Collaborative Innovation Networks at the International Level: The Arab Case James A. Danowski, Ph.D.

University of Illinois at Chicago, Chicago, Illinois Most research on Collaborative Innovation Networks (COINs) defines the individual within a dense communication network of others as the basic unit of analysis (Gloor, 2006). Danowski (2009) argued that other units of analysis may be useful in identifying COINs, analyzing the collaborative networks of a college’s departments based on their co-appearance in news stories. COINS may be identified at still higher levels of analysis, such as with organizations or nations as nodes. There is a unique emergent aspect of creativity at higher social levels. Because creativity or innovation is dependent for its definition on the observations of other individuals or higher levels of analysis, an individual nodecentric self-definition of creativity is not recognized. In contrast, when a nation is the unit of analysis, its position in an international network may result in a duality of innovation associated with COINS; the intra-node and inter-node levels can both operate in tandem, or alternatively innovation may be recognized only within the national node. This paper focuses on innovation as a function of international network position. The 18 Arab nations have a high density of web connections among them, evidence for an international Arab COIN. It is hypothesized that nations within this network that have higher flow betweenness centrality have more internal innovation. The Arabic and Farsi words for innovation are counted for each nation. Results support the hypothesis. Centrality in the inter-Arab national network is associated with intra-nation production of web pages containing the Arabic term for innovation. In turn, innovation has apparently different meanings in this network than in Western societies in that there are positive associations of innovation with pan-Muslim concepts of sharia and jihad, evidence of the duality. Download copies of COINs 2009 research and industry papers at ScienceDirect. Link:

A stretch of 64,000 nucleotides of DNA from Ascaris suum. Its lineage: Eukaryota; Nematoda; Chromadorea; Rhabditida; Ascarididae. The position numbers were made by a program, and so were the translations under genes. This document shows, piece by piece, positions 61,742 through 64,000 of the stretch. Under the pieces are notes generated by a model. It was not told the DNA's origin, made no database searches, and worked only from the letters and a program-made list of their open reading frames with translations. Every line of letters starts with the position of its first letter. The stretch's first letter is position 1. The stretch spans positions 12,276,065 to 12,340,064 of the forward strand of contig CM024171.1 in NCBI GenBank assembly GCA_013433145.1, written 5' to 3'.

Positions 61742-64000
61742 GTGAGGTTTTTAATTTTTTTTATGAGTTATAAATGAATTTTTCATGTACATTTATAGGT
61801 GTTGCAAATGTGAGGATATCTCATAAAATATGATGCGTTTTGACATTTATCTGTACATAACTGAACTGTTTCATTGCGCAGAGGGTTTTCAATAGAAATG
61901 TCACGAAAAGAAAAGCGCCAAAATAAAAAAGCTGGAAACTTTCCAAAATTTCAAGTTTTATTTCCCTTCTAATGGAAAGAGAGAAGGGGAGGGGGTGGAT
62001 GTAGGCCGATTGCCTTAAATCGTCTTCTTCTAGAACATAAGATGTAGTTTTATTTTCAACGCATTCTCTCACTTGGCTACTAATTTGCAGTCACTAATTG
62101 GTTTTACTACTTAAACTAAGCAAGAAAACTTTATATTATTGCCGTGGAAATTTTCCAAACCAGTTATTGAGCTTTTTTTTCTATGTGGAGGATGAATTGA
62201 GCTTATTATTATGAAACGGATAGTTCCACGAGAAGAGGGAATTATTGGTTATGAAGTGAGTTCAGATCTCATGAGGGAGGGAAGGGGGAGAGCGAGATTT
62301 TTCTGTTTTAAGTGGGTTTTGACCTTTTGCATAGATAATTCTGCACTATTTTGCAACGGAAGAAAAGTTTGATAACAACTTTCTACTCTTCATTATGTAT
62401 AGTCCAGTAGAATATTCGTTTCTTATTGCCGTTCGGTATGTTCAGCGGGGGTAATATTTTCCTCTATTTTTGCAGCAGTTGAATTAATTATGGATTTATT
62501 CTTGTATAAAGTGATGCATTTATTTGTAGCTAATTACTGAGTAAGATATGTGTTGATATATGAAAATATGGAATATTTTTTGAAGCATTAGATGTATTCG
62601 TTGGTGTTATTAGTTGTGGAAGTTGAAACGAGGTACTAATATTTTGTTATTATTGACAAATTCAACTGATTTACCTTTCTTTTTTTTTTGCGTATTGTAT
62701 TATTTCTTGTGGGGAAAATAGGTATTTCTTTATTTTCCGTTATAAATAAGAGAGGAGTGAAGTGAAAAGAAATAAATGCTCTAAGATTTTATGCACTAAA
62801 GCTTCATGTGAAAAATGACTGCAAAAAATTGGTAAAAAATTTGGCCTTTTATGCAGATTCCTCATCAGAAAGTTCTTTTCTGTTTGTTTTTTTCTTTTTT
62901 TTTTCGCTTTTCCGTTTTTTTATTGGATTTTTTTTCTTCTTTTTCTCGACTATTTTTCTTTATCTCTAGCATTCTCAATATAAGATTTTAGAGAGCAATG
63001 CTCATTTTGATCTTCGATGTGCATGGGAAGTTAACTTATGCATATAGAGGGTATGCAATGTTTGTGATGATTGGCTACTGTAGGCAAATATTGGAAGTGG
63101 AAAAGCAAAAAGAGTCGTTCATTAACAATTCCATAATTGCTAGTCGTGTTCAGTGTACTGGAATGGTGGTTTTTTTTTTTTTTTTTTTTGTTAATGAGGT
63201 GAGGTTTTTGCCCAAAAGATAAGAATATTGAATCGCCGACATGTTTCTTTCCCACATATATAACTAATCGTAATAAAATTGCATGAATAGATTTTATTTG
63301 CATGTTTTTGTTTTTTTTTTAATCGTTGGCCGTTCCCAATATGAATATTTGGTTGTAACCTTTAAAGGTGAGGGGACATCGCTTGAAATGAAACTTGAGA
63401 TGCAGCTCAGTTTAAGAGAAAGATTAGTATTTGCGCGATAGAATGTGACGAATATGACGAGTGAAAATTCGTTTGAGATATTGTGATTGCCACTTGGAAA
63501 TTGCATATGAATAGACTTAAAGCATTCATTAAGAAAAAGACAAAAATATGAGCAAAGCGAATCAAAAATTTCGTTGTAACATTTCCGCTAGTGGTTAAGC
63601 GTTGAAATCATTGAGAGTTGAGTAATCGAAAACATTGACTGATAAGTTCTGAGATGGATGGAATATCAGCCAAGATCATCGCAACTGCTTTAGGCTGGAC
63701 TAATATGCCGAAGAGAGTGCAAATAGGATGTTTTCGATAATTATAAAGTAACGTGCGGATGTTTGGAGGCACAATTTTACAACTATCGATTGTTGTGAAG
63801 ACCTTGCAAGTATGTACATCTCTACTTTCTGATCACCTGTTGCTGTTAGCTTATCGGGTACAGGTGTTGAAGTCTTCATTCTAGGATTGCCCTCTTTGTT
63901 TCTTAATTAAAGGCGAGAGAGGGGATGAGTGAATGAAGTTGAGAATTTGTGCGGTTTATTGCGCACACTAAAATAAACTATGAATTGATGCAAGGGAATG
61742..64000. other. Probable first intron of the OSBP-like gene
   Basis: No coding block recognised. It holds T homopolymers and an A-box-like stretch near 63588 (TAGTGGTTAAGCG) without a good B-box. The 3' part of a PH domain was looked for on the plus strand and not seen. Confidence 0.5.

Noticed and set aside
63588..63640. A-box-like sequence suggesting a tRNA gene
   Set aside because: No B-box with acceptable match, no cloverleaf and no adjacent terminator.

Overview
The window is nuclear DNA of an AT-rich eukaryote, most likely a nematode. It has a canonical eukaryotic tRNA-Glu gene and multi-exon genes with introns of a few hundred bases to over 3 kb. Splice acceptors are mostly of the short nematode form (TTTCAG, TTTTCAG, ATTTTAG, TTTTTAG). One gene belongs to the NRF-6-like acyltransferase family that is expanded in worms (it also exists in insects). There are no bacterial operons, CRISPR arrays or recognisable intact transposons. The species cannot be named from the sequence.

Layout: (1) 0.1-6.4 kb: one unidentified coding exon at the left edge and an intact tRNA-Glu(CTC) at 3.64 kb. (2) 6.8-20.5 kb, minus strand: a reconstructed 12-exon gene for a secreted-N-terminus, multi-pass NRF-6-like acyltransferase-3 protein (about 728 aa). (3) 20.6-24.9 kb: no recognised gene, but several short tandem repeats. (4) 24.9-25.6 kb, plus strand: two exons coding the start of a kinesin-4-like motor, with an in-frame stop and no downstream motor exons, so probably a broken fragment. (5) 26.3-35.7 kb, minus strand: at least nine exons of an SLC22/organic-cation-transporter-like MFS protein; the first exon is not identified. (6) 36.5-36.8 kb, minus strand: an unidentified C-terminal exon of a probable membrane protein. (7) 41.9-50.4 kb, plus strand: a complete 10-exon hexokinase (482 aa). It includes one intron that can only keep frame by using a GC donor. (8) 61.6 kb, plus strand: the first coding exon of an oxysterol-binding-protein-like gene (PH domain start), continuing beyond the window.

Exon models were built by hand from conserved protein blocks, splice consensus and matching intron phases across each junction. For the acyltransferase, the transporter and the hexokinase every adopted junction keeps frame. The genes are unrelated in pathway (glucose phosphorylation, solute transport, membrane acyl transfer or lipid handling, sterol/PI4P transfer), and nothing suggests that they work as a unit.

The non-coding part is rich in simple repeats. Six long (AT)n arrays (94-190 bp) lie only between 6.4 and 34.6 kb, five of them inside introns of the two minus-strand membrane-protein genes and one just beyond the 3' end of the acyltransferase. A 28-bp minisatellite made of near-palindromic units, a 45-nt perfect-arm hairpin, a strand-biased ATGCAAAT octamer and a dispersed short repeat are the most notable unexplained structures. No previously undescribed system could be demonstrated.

Procedia - Social and Behavioral Sciences, Volume 2, Issue 4, The 1st Collaborative Innovation Networks Conference - COINs2009. Edited by Kenneth Riopelle, Peter Gloor, Christine Miller and Julia Gluesing. Connect to the COINs 2010 Conference community across these media platforms: o COINs 2010 o Facebook o Flickr o Livestream o Scribd o Slideshare o Twitter o Hashtag #COINS2010 o Vimeo o You Tube The COINs 2010 conference, Oct. 7–9, 2010, is presented by I-Open and the COINs Collaborative, an initiative of the Savannah College of Art and Design, Wayne State University College of Engineering Department of Industrial and Manufacturing Engineering, and the Massachusetts Institute of Technology Center for Collective Intelligence. The collaborative builds open knowledge networks to advance the emerging science of collaboration for research and industry competitive advantage. Hosted by SCAD. For more information about the COINs 2010 conference, visit


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